Fordham University            The Jesuit University of New York
 


Christian Life Communities on the Rise at Fordham

Contact: Victor M. Inzunza
(212) 636-7576
inzunza@fordham.edu


Randy Jerome, Campus Ministry
Photo by Victor M. Inzunza
Fordham University’s Christian Life Communities (CLC), small groups of students who gather once week to share their faith, have grown to nearly 70 members in the year since they were established on campus.
 
The communities, which are part of a worldwide Ignatian initiative, were started with 40 students in the spring of 2006 and beginning on Monday, Feb. 11, Fordham will have nine CLC groups that include both undergraduate and graduate students.
 
“There’s definitely that hunger for a deeper connection with other students and a hunger for a connection with God,” said Randy Jerome, coordinator of retreats at Campus Ministry who organizes the communities. “I think a lot of the appeal of the CLCs is just having a place of acceptance where students can be real, where they don’t have to have those pretenses. That’s a powerful thing, especially in college life where there is always pressure to have an image or conform.”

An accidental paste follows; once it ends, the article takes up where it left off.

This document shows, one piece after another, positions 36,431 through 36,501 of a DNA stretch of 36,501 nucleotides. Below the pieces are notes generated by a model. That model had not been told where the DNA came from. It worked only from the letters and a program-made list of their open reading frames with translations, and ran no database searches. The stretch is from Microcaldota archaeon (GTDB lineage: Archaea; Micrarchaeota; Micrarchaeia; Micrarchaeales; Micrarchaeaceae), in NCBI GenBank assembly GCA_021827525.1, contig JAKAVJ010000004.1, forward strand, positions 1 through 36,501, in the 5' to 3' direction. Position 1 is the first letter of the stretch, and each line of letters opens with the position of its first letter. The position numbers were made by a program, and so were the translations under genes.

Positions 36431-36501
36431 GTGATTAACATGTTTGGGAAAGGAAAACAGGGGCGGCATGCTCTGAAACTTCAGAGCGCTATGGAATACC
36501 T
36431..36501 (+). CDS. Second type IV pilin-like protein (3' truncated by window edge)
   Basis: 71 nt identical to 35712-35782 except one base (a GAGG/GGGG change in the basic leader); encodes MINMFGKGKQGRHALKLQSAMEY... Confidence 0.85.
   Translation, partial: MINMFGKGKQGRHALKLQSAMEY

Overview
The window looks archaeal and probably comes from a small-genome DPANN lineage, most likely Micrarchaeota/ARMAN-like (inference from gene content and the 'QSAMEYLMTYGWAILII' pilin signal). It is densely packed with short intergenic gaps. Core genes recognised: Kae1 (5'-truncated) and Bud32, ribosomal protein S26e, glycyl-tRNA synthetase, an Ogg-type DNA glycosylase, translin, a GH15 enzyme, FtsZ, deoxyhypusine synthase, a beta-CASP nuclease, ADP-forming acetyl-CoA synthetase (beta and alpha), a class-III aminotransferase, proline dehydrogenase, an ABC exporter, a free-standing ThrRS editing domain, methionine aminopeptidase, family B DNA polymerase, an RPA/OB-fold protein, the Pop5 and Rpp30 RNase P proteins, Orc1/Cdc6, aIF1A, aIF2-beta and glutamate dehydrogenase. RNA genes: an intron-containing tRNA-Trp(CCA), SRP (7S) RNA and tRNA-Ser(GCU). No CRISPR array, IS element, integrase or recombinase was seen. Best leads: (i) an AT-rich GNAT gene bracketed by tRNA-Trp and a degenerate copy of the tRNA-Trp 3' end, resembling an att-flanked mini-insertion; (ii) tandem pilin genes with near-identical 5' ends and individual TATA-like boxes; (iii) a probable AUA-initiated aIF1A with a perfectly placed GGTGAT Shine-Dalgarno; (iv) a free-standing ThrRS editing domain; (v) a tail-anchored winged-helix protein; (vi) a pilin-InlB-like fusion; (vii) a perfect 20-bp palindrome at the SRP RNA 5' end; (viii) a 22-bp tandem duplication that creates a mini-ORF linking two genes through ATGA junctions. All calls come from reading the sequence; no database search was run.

The Christian Life Community movement is a post-Vatican II initiative that was founded in the early 1970s. The movement, however, traces its origins to the congregation of lay people who through the efforts of a Belgian Jesuit, John Leunis, S.J., formed the Sodality of Our Lady in 1563. The communities typically range in membership from 6 to 10 people and can include adults as well as youth, and not all members are Catholic. In the 35 years since the movement was officially sanctioned by the Holy See, communities have spread to five continents and nearly 60 countries.

Founded in 1841, Fordham is the Jesuit University of New York, offering exceptional education distinguished by the Jesuit tradition to more than 15,600 students in its five undergraduate colleges and its six graduate and professional schools. It has residential campuses in the Bronx, Manhattan and Tarrytown, and the Louis J. Calder Center Biological Field Station in Armonk, N.Y.
02/07

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